Concussions – Enhance your awareness and take appropriate action
By Erica Clark, PT, DPT
Concussions are a hot topic. Professional sports organizations are adopting new concussion guidelines. For example, NFL players do not return to a game if a concussion is suspected. Improper fouls are met with stricter penalties. Scientists have begun to link degenerative brain disease with repeated head injuries. So it is certainly understandable to be concerned, even frightened, if you or a loved one sustains a head injury. The goal of this post is to help you, the reader, understand how the brain is affected after a concussion and learn what steps to take if a concussion is suspected.
First, understand that there are activities that increase the chance of someone sustaining a concussion. Contact sports such as football are clearly high risk. However, athletes in other sports like soccer and lacrosse are reporting more concussions. In my PT career I have treated patients with concussions due to falls, biking accidents, motor vehicle accidents, and construction/handyman activities. It is true that some activities bear greater risks than others, and while we tend to focus on sports, all of us are vulnerable to concussions.
Let us start by defining concussion. According to the CDC, “A concussion is a type of brain injury caused by a bump, blow or jolt to the head or by a hit to the body that causes the brain and head to move rapidly back and forth. This sudden movement can cause the brain to bounce around or twist in the skull, creating chemical changes in the brain and sometime stretching and damaging brain cells“. I will add that a concussion can happen with or without loss of consciousness. Only in a small amount of concussion injuries (about 10%) is there a loss of consciousness. There are more than 3.8 million concussions a year in the USA.
The chemical change experienced in the brain affects each person slightly differently, but there are some common symptoms. The brain processes information more slowly than before the injury and requires a decrease in stimulation to allow it to heal. While the average recovery time for a concussion is 14 days, some people have symptoms for months. In some extreme cases symptoms can last for years.
Concussion symptoms can be broken down into four clusters:
- Cognitive: Fogginess, memory fatigue, cognitive fatigue
- Sleep alterations: Difficulty falling asleep, fragmented sleep, too much or too little sleep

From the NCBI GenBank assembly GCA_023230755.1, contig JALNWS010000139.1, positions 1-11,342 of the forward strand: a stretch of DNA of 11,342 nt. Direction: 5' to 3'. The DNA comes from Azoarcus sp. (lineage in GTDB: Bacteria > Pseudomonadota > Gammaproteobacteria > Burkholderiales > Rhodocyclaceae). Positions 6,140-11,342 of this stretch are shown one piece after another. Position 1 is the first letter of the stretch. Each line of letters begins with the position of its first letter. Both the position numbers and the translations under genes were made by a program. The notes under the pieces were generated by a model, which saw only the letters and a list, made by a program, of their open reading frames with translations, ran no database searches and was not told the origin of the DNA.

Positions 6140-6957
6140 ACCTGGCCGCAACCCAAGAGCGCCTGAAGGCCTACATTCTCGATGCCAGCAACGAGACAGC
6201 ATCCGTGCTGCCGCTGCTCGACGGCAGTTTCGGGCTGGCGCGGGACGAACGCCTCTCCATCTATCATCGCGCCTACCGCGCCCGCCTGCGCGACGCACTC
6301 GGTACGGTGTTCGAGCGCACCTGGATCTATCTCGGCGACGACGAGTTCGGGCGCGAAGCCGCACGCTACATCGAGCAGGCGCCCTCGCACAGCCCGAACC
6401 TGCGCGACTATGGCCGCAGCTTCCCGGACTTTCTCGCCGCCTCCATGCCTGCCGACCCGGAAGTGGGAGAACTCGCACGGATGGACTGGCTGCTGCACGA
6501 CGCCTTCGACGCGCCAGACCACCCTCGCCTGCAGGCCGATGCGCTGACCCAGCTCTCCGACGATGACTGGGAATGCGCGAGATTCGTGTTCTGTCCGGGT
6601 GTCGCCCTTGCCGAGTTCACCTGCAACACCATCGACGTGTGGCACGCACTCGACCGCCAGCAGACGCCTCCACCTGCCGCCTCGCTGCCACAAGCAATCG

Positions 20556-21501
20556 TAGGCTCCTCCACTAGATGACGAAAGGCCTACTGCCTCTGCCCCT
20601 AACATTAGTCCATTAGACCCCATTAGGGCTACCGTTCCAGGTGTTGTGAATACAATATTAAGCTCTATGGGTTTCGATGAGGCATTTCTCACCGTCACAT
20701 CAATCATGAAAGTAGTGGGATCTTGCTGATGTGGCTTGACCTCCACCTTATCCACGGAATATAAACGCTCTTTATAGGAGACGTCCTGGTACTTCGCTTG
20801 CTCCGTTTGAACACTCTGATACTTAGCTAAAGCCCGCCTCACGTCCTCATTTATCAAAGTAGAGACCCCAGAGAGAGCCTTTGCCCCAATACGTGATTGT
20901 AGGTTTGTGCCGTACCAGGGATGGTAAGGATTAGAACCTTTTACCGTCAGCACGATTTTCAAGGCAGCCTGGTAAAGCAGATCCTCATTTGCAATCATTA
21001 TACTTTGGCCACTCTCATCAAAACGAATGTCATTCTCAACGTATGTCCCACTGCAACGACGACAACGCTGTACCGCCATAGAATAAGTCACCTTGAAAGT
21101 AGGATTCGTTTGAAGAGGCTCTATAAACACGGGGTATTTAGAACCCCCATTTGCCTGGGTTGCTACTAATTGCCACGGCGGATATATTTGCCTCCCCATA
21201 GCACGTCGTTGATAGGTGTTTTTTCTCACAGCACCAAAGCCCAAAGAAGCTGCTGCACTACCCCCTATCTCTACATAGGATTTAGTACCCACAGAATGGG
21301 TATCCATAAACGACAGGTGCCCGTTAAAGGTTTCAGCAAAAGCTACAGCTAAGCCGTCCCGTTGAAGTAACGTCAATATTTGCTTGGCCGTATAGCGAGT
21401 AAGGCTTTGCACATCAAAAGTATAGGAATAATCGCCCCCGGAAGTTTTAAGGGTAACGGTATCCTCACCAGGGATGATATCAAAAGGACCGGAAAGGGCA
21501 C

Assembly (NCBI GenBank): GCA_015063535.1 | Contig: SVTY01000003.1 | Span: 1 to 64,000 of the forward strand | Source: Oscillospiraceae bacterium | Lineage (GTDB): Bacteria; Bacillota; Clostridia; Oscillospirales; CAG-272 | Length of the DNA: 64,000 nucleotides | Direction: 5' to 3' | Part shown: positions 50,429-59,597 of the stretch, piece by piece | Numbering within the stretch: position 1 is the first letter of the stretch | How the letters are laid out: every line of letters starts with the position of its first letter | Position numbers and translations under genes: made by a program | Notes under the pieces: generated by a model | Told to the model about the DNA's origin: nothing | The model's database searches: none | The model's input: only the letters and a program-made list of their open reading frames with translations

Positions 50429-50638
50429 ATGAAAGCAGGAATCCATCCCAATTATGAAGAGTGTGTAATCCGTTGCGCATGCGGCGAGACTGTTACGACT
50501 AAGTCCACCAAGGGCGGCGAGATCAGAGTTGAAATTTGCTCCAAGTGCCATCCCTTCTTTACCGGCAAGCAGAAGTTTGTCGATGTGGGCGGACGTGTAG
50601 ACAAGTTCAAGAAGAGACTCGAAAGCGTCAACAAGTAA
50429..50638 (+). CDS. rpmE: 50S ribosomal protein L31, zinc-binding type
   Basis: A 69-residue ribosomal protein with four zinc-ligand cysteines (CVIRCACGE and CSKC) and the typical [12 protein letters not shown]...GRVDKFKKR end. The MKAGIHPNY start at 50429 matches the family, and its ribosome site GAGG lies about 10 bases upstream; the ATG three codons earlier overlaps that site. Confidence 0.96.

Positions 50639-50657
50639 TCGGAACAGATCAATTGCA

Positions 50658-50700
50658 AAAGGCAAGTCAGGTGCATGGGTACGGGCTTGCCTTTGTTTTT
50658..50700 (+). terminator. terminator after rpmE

- Somatic symptoms: Headaches, dizziness, nausea, light sound sensitivity
- Mood disruption: Irritability, feeling sad, anxiety
The symptoms above can overlap or be independent of one another. The most common symptom after a concussion is a headache, which occurs over 70% of the time.
So, what should you do if you sustain a concussion? First, identify if you need to seek immediate medical attention. It is critical to seek immediate medical attention if any of these symptoms are present after your injury:
RED FLAGS: Loss of consciousness, amnesia , dazed or confused, vomiting, seizure , asymmetrical pupil size
If you do not have any of the above symptoms, then decide what activities increase your symptoms. These are known as triggers. Then make an effort to limit exposure to them in your everyday life. Next, get some sleep and rest your body. According to the CDC, “Rest is very important after a concussion because it helps the brain to heal. Ignoring your symptoms and trying to ‘tough it out’ often makes symptoms worse.” Rest means both physical and cognitive rest. Hopefully, by slowly increasing exposure to your triggers, you will help the brain heal and decrease your recovery time. If your symptoms persist and do not steadily decrease with rest, be sure to seek medical attention.
Your risk of a prolonged recovery increases if you have certain specific signs and symptoms. These include: loss of consciousness, post-traumatic amnesia, history of a prior concussion, ADHD, migraines, mood disorders, and being female. As stated above, if your symptoms are not resolving and decreasing with rest, finding a healthcare provider that understands and has a history of treating concussion patients is critical. Treating the post-concussive patient requires a multidisciplinary approach with a variety of providers. Depending upon your symptoms and severity you may be referred to one or more of the following specialist: neuropsychologist, physical therapist, behavior optometrist or cognitive therapist. If you are not happy with your care you can always seek out second or even third opinions. Post-concussive syndrome is the most common reason that people return to the emergency department within 72 hours. If left untreated the person with sustained concussion symptoms may have difficulty with academics, relationships, job performance, physical ability, and mental health issues.
The big take away is that we are all vulnerable to sustaining a concussion, and some of us participate in activities that increase that possibility. For most people symptoms should resolve with a few weeks with the appropriate amount of rest and graded exposure to aggravating factors. If symptoms do not resolve or your symptoms worsen, remember to seek medical professionals with experience in treating concussion.